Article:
To the Native people in “Indian” Costumes

In Long form essays, Uncategorized by Adrienne K.56 Comments

sitting bull rebecca mcloed

It’s Sunday, November 1, and I’m scrolling through my various social media feeds, looking at the adorable, creative, fun, and smart costumes of all of my friends (and their babies) from Halloween last night. I’m heartened and happy by the series of texts I received, and the tweets and status updates I was tagged in, talking about confronting cultural appropriation in costumes. But I also am noticing a troubling trend, one that I have always noticed, but seems more prevalent this year: there are far too many people using their Native ancestry as a defense for their Pocahottie or Indian warrior costume. So I decided we need to have a conversation about the complexities of this, and the reasons why this is not ok. 

I want to start with a story. I’ve talked many times about how I grew up in very suburban white southern California, and Native peoples and my own Native community were completely absent from my schooling experiences. We did the dreaded Thanksgiving Pilgrims-and-Indians activities every year, complete with construction paper headdresses and brown bag vests. In second grade, I have a distinct memory of our Thanksgiving pageant, because I was allowed to wear my mom’s “Indian” dress from when she was in a Thanksgiving pageant in her southern California elementary school. It was a brown fabric dress, complete with fringe, red fabric trim, and beaded accents. To add to all of it, it was handmade by my Cherokee grandma. I remember being so excited, because to me it was a “real Indian” dress, and it was so much better than my classmates’ paper outfits. I ran around proudly all day.

Adult Adrienne can think through all the layers of complication that went into that moment–the government policies and laws meant to erase my grandmother’s Native identity, and the internalization of white supremacy and ideals of assimilation and an “American” identity–but young Adrienne would have easily proclaimed that my outfit was ok because I was Indian.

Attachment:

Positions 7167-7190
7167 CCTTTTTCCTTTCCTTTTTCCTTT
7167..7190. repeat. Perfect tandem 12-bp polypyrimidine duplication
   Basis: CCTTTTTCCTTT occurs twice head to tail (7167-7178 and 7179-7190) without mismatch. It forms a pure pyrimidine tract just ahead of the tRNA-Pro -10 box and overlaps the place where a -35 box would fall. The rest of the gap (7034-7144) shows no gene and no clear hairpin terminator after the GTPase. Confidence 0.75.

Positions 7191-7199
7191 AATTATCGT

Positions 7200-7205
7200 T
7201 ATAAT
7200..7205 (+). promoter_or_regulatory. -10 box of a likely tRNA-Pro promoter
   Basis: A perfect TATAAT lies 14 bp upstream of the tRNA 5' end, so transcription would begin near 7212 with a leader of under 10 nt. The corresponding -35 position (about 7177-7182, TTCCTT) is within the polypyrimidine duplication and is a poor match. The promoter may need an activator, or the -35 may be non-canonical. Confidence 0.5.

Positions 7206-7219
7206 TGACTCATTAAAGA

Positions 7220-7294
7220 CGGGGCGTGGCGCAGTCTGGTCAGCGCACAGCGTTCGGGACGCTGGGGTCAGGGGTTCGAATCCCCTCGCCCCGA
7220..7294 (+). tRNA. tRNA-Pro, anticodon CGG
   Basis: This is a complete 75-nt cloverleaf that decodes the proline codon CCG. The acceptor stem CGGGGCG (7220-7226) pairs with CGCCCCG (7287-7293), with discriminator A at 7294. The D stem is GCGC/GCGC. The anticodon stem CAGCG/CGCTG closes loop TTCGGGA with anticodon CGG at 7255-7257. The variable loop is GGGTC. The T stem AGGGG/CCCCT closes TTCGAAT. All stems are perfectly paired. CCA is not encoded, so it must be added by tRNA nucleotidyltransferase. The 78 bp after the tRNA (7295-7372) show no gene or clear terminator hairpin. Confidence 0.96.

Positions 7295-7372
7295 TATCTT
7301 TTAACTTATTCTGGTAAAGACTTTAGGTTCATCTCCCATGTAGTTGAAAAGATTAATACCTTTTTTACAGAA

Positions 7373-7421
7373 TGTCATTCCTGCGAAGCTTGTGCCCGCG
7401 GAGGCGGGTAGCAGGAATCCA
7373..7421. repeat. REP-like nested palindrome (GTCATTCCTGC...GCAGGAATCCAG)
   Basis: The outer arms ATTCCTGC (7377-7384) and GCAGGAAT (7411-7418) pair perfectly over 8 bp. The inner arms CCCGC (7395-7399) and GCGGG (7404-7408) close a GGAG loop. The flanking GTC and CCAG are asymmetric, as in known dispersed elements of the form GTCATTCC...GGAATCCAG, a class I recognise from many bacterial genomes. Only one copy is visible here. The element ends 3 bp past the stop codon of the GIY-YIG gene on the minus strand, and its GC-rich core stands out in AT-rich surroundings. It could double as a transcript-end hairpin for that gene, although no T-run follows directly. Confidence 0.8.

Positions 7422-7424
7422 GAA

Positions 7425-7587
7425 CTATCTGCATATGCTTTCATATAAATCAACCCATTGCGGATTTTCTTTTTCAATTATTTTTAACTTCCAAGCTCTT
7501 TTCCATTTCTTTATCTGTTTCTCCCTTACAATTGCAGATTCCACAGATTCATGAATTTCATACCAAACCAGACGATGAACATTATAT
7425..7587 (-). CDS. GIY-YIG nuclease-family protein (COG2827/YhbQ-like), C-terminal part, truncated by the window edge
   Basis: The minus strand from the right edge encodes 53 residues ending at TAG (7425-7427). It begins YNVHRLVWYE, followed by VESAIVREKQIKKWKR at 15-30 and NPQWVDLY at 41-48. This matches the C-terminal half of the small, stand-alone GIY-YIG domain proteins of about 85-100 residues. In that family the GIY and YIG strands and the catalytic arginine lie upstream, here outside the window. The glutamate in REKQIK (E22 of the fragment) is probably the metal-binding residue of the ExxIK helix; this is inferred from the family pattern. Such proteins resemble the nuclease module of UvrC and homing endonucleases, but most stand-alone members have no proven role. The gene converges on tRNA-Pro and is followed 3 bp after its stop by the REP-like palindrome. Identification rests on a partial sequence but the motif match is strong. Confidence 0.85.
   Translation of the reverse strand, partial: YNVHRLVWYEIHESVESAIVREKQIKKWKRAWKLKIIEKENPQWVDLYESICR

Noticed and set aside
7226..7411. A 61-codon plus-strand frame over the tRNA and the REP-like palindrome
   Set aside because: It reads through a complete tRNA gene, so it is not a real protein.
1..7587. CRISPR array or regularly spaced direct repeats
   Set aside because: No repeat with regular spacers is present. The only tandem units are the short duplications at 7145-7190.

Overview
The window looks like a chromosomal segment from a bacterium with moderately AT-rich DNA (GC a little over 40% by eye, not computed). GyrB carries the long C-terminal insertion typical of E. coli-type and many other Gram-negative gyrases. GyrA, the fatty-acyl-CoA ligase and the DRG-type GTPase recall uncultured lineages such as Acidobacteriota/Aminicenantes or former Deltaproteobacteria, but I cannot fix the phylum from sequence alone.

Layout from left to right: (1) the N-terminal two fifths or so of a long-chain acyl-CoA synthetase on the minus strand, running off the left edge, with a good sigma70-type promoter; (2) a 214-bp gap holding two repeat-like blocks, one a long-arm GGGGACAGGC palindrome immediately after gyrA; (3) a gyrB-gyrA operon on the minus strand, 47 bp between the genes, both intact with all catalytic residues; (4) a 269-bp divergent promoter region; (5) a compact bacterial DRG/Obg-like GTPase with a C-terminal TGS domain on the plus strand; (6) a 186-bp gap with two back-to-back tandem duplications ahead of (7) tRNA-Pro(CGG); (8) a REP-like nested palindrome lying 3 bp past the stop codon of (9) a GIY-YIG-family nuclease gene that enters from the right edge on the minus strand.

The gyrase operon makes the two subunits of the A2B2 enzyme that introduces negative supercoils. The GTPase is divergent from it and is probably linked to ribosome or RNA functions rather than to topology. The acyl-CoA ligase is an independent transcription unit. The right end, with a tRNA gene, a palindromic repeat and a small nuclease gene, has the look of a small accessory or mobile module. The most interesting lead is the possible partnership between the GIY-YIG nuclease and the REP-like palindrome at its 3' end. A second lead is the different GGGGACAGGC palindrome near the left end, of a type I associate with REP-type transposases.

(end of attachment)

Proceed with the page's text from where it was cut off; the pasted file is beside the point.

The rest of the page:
I tell this story because I want to offer my empathy and understanding to those who have grown up away from their communities and are unsure of how to connect and honor their heritage. I’ve moved past feeling shame over that experience, because I know it would never happen now, and my future fictional children will never be put in a similar conundrum (oh how elementary schools will tremble at the wrath of Dr. Native Approps). I can think of many situations where it might feel necessary to take on the stereotypical Indian role–A group costume of the Village People? Better be the Indian, so someone else isn’t. Disney Princesses? Pocahontas, same thing. There are schools with Indian mascots where the mascot is actually played by the lone Native student at the school, and I bet the internal rationale is the same. Better me than someone else. At least I’m actually Native. I’m Native so it’s ok. I want people to see me and my heritage. At least I’m not invisible.

But it’s not ok. And the benefit of growing older is that you can grow in your thinking. Mistakes of youth shouldn’t haunt you forever. It’s ok to learn and do better.

There are two camps of folks who use the “But I’m Native!” defense for their costume choices. Those who genuinely think their costume is “honoring” their heritage, and those who only use a distant ancestor as an excuse for their racism. The later category seems to be the more common, and I see Cherokee great-grandma’s popping up all over the internet*. A Native friend chronicled his encounters with “Indians” last night on his FB, and this interaction stood out to me:

This white dude was dressed as an Indian. I told him it was fucked up. He said I was the third person that told him that. He came up to me 20 minutes later to tell me his grandmother who was 100% Choctaw & wouldn’t be offended cause she knew his heart. Dude. I’m not your grandmother.

Then this one kind of broke my heart. I’m not going to link to the actual post on FB or put the picture, though it is public, but I want to share her words:

As some of you know about me I am native. Metis to be exact. This is something I am very proud of. Yet last night I have never been made to feel so ashamed of who I was or what had any control over being.

I was working and wore my Indian Chief costume (which includes a beautiful big headdress as I have in the picture) just as I did the year before at my other place of employment. In no time, I hear consistent comments of “ignorant” “disrespectful” “you’re disgusting” “rude bitch” and trust me there were far worse terms I can see people mouth as they hate stare at me from all over the room. Some customers had the nerve to come up to my side bar to give me a “piece of their mind” to only interrogate me immensely when I announced I am native myself. “What tribe are you from? Where’s your card?” Where the main ones but many more questions were to follow.